Sofia Coppola’s La Traviata – Review ***

La traviata
Musica di Giuseppe Verdi
Opera in tre atti

Libretto di Francesco Maria Piave
da La Dame aux camélias di Alexandre Dumas

Nuova produzione creata da Valentino Garavani e Giancarlo Giammetti

DIRETTORE Jader Bignamini
REGIA Sofia Coppola
MAESTRO DEL CORO Roberto Gabbiani
SCENE Nathan Crowley
COSTUMI Valentino Garavani
CON LA COLLABORAZIONE DI Maria Grazia Chiuri e Pierpaolo Piccioli
COREOGRAFIA Stéphane Phavorin
LUCI Vinicio Cheli
VIDEO A CURA DI Officine K

INTERPRETI PRINCIPALI
VIOLETTA VALERY Francesca Dotto /
Maria Grazia Schiavo
ALFREDO GERMONT Antonio Poli /
Arturo Chacón-Cruz /
Matteo Desole
GIORGIO GERMONT Roberto Frontali /
Giovanni Meoni
FLORA Anna Malavasi
GASTONE, VISCONTE DI LÉTORIÈRES Andrea Giovannini
IL BARONE DOUPHOL Roberto Accurso
IL MARCHESE D'OBIGNY Andrea Porta
IL DOTTOR GRENVIL Graziano Dallavalle
ANNINA Chiara Pieretti

Orchestra, Coro e Corpo di Ballo del Teatro dell’Opera di Roma
Con sovratitoli in italiano e inglese
Con il supporto della Fondazione Valentino Garavani e Giancarlo Giammetti

Everyone who ever watched Marie Antoinette wondered how well would Sofia Coppola do with a bit of extravagant and over the top good old time opera. Thanks to a certain king of haute couture, we wonder no more, as Francis’s daughter was invited by Valentino himself to put her hands and wits to the famous La Traviata by Giuseppe Verdi. The concept is not unheard of – in 1983, Franco Zeffirelli also staged Verdi’s opera, with no other than Placido Domingo as Alfredo.

For those not familiar with the plot, Violetta (Francesca Dotto), a Parisian socialite, spends her life going from party to party and man to man. But when a young man, Alfredo (Antonio Puli), declares his love for her, she lets herself fall for him, abandon the city and spend her days with him in rural contentment. Of course, things soon go awry for the two lovers, as Violetta is forced to let Alfredo go for his own good – and thus marks herself to die. Based on Alexandre Dumas La Dame aus Camélies, it has some of the most well-known Verdi arias, including Libiamo Ne’lieti Calici (Brindisi – The Drinking Song), and Un Di Felice, Eterea… 

La traviata Musica di Giuseppe Verdi Opera in tre atti Libretto di Francesco Maria Piave da La Dame aux camélias di Alexandre Dumas Nuova produzione creata da Valentino Garavani e Giancarlo Giammetti DIRETTORE Jader Bignamini REGIA Sofia Coppola MAESTRO DEL CORO Roberto Gabbiani SCENE Nathan Crowley COSTUMI Valentino Garavani CON LA COLLABORAZIONE DI Maria Grazia Chiuri e Pierpaolo Piccioli COREOGRAFIA Stéphane Phavorin LUCI Vinicio Cheli VIDEO A CURA DI Officine K INTERPRETI PRINCIPALI VIOLETTA VALERY Francesca Dotto / Maria Grazia Schiavo ALFREDO GERMONT Antonio Poli / Arturo Chacón-Cruz / Matteo Desole GIORGIO GERMONT Roberto Frontali / Giovanni Meoni FLORA Anna Malavasi GASTONE, VISCONTE DI LÉTORIÈRES Andrea Giovannini IL BARONE DOUPHOL Roberto Accurso IL MARCHESE D'OBIGNY Andrea Porta IL DOTTOR GRENVIL Graziano Dallavalle ANNINA Chiara Pieretti Orchestra, Coro e Corpo di Ballo del Teatro dell’Opera di Roma Con sovratitoli in italiano e inglese Con il supporto della Fondazione Valentino Garavani e Giancarlo Giammetti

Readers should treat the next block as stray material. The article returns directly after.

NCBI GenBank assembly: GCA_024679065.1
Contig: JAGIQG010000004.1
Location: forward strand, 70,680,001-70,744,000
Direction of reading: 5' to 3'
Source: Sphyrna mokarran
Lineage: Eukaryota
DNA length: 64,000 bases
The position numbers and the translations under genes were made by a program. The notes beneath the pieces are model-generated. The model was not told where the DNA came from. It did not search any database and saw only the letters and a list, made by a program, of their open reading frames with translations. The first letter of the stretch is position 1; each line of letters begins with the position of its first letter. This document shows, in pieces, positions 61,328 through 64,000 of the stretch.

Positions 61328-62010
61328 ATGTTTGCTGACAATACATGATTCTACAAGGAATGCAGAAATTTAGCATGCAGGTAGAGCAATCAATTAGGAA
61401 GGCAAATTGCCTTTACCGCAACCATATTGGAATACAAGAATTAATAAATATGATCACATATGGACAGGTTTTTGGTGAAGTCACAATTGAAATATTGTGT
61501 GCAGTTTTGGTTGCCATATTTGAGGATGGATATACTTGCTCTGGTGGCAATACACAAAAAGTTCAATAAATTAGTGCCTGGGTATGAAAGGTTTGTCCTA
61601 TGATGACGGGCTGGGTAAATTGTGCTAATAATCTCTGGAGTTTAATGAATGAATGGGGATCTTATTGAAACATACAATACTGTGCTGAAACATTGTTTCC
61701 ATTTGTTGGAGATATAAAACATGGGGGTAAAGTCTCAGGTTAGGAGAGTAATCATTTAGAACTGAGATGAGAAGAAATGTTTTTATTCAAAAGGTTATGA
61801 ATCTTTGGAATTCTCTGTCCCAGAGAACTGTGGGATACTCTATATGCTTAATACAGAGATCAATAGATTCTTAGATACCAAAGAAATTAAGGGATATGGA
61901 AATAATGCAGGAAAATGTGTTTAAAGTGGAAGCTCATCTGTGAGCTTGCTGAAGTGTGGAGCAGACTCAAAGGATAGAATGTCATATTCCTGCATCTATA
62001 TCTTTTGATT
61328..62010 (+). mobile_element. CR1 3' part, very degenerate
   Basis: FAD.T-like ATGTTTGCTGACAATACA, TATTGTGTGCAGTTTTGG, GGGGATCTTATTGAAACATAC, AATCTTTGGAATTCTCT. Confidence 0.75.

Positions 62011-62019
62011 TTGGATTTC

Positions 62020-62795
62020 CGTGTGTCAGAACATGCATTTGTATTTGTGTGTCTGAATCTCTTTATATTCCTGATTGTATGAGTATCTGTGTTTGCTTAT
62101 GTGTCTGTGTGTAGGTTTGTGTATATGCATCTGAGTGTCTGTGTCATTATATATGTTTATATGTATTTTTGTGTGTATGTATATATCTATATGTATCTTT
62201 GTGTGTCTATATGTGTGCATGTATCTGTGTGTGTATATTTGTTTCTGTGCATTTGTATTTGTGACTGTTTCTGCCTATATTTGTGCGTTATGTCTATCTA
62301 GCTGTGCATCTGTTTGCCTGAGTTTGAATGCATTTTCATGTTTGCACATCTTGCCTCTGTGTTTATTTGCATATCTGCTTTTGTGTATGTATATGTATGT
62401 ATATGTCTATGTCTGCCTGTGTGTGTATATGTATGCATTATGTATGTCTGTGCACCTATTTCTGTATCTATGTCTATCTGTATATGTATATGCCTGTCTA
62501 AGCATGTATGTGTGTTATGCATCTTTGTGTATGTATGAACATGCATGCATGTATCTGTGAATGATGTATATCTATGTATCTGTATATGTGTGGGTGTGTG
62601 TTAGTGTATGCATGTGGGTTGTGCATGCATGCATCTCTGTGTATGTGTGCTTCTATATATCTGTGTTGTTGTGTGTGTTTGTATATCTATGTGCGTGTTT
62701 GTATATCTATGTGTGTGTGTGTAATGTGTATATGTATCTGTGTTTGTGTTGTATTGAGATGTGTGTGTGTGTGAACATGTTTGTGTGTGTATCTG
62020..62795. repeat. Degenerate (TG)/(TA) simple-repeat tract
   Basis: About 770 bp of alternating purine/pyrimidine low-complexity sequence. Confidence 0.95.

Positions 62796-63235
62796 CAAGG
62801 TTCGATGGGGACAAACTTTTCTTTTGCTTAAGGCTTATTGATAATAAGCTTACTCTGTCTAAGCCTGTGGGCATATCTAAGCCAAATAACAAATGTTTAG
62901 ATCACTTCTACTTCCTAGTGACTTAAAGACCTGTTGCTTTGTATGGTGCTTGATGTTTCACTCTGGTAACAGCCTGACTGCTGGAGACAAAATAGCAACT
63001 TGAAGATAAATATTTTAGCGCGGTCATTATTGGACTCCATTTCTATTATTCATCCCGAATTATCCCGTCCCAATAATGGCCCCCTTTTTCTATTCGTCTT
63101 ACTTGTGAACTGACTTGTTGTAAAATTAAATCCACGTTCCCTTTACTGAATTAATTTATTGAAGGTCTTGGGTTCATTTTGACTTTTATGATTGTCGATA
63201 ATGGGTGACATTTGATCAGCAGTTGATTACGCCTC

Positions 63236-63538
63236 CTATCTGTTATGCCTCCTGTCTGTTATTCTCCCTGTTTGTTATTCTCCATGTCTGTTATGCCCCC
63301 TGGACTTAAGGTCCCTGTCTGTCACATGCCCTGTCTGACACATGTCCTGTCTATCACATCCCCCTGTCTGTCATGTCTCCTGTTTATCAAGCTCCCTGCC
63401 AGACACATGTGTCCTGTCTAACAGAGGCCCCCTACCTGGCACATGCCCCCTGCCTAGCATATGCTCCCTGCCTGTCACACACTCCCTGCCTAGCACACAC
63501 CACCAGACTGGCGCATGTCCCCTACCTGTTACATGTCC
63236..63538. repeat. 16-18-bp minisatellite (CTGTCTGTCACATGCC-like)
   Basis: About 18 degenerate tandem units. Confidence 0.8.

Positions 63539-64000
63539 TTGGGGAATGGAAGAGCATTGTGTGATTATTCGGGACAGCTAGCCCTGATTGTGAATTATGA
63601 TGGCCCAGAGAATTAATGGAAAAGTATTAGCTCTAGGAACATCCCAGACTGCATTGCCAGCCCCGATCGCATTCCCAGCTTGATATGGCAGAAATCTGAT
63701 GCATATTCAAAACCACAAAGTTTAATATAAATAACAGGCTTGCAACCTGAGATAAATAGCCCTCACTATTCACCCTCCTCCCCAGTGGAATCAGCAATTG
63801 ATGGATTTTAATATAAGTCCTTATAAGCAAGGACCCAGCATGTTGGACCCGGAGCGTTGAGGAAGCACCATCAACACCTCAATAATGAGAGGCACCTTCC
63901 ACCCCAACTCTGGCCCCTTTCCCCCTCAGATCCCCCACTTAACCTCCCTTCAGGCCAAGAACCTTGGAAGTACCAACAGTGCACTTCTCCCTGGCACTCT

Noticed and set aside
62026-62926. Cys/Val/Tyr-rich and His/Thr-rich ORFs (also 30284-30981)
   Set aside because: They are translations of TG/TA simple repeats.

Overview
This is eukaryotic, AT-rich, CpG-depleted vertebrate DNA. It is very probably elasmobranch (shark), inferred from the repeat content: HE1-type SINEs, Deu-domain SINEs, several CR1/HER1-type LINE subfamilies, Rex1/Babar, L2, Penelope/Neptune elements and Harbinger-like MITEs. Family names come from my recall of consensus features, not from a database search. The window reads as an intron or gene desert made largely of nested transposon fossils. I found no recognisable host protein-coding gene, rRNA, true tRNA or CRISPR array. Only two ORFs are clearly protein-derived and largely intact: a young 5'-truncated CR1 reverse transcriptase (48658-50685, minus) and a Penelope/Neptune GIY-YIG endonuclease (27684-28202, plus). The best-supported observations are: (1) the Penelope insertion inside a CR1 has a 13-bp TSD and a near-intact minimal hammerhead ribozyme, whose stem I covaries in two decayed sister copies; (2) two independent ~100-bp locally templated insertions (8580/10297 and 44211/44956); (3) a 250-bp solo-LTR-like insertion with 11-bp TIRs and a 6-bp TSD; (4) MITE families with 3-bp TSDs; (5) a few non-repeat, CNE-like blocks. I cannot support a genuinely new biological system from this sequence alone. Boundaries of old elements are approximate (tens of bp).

If you’re expecting pink macaron towers, Japanese neons or just Kirsten Dunst, you may be in for a disappointment. Coppola’s La Traviata has a simple yet efficient stage decor that allows for the clothes to do most of the decorative talking. As Violetta dresses range between reds, blacks and whites – in an allegory for her soul –  the party scenes resemble a 19th century painting, full of chiaroscuro, as black and pale rose blend in the background. The beautiful staircase, from which Violetta makes her grand entrance, is unfortunately only used on Act 1.

Francesca Dotto gives Violetta a modern quality, as her cynicism and (later) vulnerability play perfectly well against Antonio Puli’s essentially good natured and somewhat naive Alfredo. Dotto’s voice may not be as arresting as other performers (Dame Jane Sutherland will always have a place in every opera lover’s heart on that regard), but the strength of her performance, underlined by the up close we could only get in a filmed performance, does move, particularly on  her performance of Sempre Libera, and, of course, on her dramatic ending.

Yasuko Kageyama-Teatro dell'Opera di Roma 2015-16_2106

As the record of what must have been an impressive live performance, La Traviata gives us the basic, and not much more than that. The paint-by-numbers filming approach is used, and though we do win from seeing certain scenes up close, it does not try to raise above filmed theatre. Regarding the directing itself, Sofia Coppola fails to give us something new, not daring to go too far or modern on the staging, which – when comparing with other recent stagings, like the 2014 Met Opera starring Marina Rebeka – makes us wonder, if she has just settled into safe grounds. Certainly her new film, The Beguiled, premiering in the UK on 14th July 2017, will give us an answer to that question.

 

 

La Traviata will be in selected UK cinemas on 9th July 2017. 

Sara is originally from Coimbra, Portugal, where she studied Film Studies before moving to London to enrol in film school. Having made her first short film about her neighbour's chickens when she was 9 (a dystopian sci-fi, still her favourite genre), she is now a London-based film director and editor, and also a writer for the Portuguese Take Magazine. She is a huge fan of Lars Von Trier, Krysztof Kiéslowski, and David Lean.